Sandisk SNDK 02.10% -07.17%
Peabody Energy Corporation BTU 03.93% 35.80%
Peabody Energy Corporation BTU 09.05% 42.48%
Statoil STO 08.34% 41.66%
Statoil STO 14.75% 50.05%
Peabody Energy Corporation BTU 09.19% 38.91%
Qualcomm QCOM 00.89% 13.61%
SAIC SAI 03.20% 02.77%
Halliburton HAL 08.37% 32.91%
BJ Services Company BJS 00.55% -10.48%
Qualcomm QCOM 00.89% 13.61%
Finisar FNSR 06.27% -22.89%
Accredited Home Lenders LEND -10.17% -60.34%
BJ Services Company BJS 12.13% 00.90%
Las Vegas Sands LVS 71.81% 90.07%
Archer Daniel Midlands ADM 03.79% 03.79%

Drill for Opportunities with Natural Gas

August 28, 2007

As of August 27, 2007, oil has been trading at a relatively high price of about $72/barrel for reasons explained in my last energy article, but natural gas was only trading for $5.59/mmbtu. To read about how the natural gas industry works here in the US along with charts/graphs about the supply and demand of natural gas over the years, click here for an article entitled “Understanding Natural Gas Markets”. As you can see from this graph from Charles Augustine’s Understanding Gas Market’s article, natural gas spot prices have declined from high of $12/mmbtu at the end of 2005 to their current level in the mid $5 range. Seems like quite a reversal is such a short amount of time, and probably a good time to look for stocks oversold in the natural gas industry.

Historic Natural Gas Prices
If you want to play the natural gas ticket while prices are relatively low, pay attention to Nabors Industries (NBR), the largest land based natural gas driller. Nabors was highlighted in an August 20 Barron’s article saying that there are many opportunities that exist from this highly profitable company with a forward PE of 7. Robert Marcin, the head of Defiance Asset Management in Conshohocken, Pa. states that “Nabors doesn’t need to hit the current 2008 consensus estimate of $4 a share for investors to do well. If Nabors makes $4, it’s a home-run stock. It could trade in the 50s. Even with $3 a share in earnings, Nabors could be a $40-to-$45 stock.” Nabors has over 600 land drilling rigs and has operations in the US, South America, Africa, the Middle East, Central America, and Canada. The natural gas industry will seek some short-term catalysts to help natural gas related companies and an improvement in the currently weak North American market, especially in Canada when in July it was reported that Canadian operations had its first major quarterly loss since the early ’90s.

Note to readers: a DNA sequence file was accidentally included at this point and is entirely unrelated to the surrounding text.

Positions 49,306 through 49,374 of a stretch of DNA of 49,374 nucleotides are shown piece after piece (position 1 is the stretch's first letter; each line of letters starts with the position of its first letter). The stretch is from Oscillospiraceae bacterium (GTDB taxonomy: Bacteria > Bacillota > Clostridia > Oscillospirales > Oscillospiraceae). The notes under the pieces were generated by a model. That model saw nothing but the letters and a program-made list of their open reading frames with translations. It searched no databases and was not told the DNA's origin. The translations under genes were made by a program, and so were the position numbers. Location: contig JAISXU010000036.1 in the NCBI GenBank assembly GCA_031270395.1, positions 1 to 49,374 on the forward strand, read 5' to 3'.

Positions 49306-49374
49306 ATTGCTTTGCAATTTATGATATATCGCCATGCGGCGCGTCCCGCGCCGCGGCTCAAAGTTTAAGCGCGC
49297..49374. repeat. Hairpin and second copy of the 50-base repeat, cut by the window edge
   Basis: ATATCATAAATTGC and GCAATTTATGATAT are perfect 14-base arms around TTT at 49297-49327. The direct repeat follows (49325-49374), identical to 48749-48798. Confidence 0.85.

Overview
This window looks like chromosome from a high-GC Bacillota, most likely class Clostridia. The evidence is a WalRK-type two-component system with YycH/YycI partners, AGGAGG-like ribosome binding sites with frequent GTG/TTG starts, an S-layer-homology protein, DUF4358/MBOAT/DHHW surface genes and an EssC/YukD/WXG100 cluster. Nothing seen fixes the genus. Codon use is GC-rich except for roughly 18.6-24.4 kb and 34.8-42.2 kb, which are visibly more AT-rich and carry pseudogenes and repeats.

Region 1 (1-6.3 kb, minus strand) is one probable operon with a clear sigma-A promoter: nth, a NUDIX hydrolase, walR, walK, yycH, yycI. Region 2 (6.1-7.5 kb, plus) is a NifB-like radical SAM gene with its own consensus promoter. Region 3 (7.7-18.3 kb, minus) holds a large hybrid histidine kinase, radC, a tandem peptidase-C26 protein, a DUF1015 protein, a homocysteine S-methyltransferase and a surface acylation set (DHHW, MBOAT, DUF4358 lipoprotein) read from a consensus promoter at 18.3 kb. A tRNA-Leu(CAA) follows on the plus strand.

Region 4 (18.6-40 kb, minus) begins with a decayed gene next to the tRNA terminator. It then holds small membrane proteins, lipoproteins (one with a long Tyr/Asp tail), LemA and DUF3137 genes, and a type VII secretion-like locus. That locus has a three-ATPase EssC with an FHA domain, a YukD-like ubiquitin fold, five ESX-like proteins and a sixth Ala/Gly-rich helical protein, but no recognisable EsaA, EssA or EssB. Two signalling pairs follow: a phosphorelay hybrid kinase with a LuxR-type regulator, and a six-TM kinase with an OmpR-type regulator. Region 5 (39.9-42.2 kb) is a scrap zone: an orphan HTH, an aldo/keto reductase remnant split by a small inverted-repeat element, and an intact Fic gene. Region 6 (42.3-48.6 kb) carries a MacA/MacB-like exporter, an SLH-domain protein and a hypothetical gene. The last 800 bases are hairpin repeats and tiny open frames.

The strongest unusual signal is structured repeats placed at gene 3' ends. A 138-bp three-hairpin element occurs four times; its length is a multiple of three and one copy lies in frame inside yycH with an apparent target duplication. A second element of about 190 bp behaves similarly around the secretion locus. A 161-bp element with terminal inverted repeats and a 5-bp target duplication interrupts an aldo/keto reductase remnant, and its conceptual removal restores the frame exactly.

If you’re looking for a producer of natural gas, Nabors would be the stock to look at, but if you believe in the pipeline business of petroleum and natural gas, then BJ Services Company (BJS) would be the stock to check out. BJ Services is near their two-year low and provide pressure pumping services for oil and natural gas companies. They help enhance the production of natural gas on land and offshore as well as maintain services to existing natural gas wells. BJS has a stimulation service that accounts for 69% of their 2006 pressure pumping revenue which uses different methods to deter any pipeline hindrances of the pathway of oil and natural gas.

Also if you look at the ratio of oil to natural gas over the last decade, it seems that oil trades at around a six times premium where the current commodity prices ($72 oil to $5.50 natural gas) stand at a 13:1 ratio. For the sake of Nabors and its competitors, hopefully natural gas prices should rebound to get closer to the six to seven times premium.

Historic Oil Prices